Once again we’re treated to some amazing locations and warm visuals, though obviously the period detail has been downplayed simply because there’s less of it. A rich bronze look defines much of the picture, taking place as it does in Michael’s autumn years. The picture has a slow pace, but it’s the slowness of old age, and there’s something oddly satisfying in the way the protagonist takes stock of his life and attempts to put things behind them, even when it doesn’t work. He confesses his sins, most particularly his ordering Fredo’s death, to Cardinal Lamberto (Raf Vallone), soon to be Pope John Paul I. He reflects on, and tells his children about his late wife Apollonia. Just as prominently he attempts to affect some kind of reconciliation with Kay (Diane Keaton), who has moved on with her life but never fully stopped loving him or being scared of him. Pacino and Keaton are at their best together, in a long interlude where they try to assess just where they are in regards to each other. Talia Shire returns as Connie, who in her later years has become a strangely dark figure who understands the family business better than ever. Veteran character actor Eli Wallach’s turn as the too-pleasant Don Altobello is especially memorable, and though it’s nearly unforgivable that the filmmakers failed to hire back Robert Duvall as Tom Hagen, and as odd a choice as it was to have the new lawyer be played by George Hamilton, he fits in better than you’d think.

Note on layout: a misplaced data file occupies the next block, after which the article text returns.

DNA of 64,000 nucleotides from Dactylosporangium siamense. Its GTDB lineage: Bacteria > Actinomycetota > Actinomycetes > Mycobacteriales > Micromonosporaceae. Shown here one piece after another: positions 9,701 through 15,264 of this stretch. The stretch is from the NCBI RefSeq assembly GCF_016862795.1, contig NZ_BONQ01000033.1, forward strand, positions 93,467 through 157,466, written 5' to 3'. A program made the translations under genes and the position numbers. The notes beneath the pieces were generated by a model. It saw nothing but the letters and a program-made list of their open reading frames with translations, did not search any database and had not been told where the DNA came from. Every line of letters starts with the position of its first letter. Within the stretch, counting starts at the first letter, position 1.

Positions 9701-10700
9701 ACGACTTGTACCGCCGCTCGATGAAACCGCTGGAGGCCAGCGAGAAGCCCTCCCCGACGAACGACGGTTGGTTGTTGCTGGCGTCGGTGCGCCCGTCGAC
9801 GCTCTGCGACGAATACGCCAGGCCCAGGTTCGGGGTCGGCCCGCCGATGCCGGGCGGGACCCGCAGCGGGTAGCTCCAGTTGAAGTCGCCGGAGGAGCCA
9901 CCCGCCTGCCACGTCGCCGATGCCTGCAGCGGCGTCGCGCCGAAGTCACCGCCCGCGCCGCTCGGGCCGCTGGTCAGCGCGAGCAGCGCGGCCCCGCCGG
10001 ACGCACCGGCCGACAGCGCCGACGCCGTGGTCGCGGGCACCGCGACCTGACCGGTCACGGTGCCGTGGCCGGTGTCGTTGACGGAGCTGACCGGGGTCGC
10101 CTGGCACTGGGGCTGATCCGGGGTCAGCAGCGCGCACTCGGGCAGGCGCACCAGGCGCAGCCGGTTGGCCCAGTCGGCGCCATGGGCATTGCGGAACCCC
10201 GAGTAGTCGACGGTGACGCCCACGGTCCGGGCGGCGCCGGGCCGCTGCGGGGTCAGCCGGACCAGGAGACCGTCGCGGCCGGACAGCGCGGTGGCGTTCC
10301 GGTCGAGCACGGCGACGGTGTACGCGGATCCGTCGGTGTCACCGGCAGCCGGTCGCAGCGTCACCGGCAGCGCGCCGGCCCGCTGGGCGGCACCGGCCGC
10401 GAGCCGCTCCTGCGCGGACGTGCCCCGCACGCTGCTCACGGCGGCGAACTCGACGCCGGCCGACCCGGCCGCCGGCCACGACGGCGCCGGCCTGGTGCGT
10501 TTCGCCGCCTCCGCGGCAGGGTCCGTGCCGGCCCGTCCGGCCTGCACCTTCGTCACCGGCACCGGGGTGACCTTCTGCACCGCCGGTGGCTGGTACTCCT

Perhaps even moreso than the other films, THE GODFATHER PART III is a tragedy, and a good deal of my affection for it springs from how gloriously it all goes wrong in the end. There’s something strangely fitting about it, and though the film doesn’t quite get to the root of Michael’s moral failings, to the why of what he does, it’s a strong reminder of just how hard redemption can actually be. It’s difficult to not just recognize sin but turn away from it, and though Michael is always haunted by what he does he can never quite give it up. This is a worthy finale, and what mistakes it makes are not nearly as significant as what it gets right.
Written by Mario Puzo and Francis Ford Coppola
Directed by Francis Ford Coppola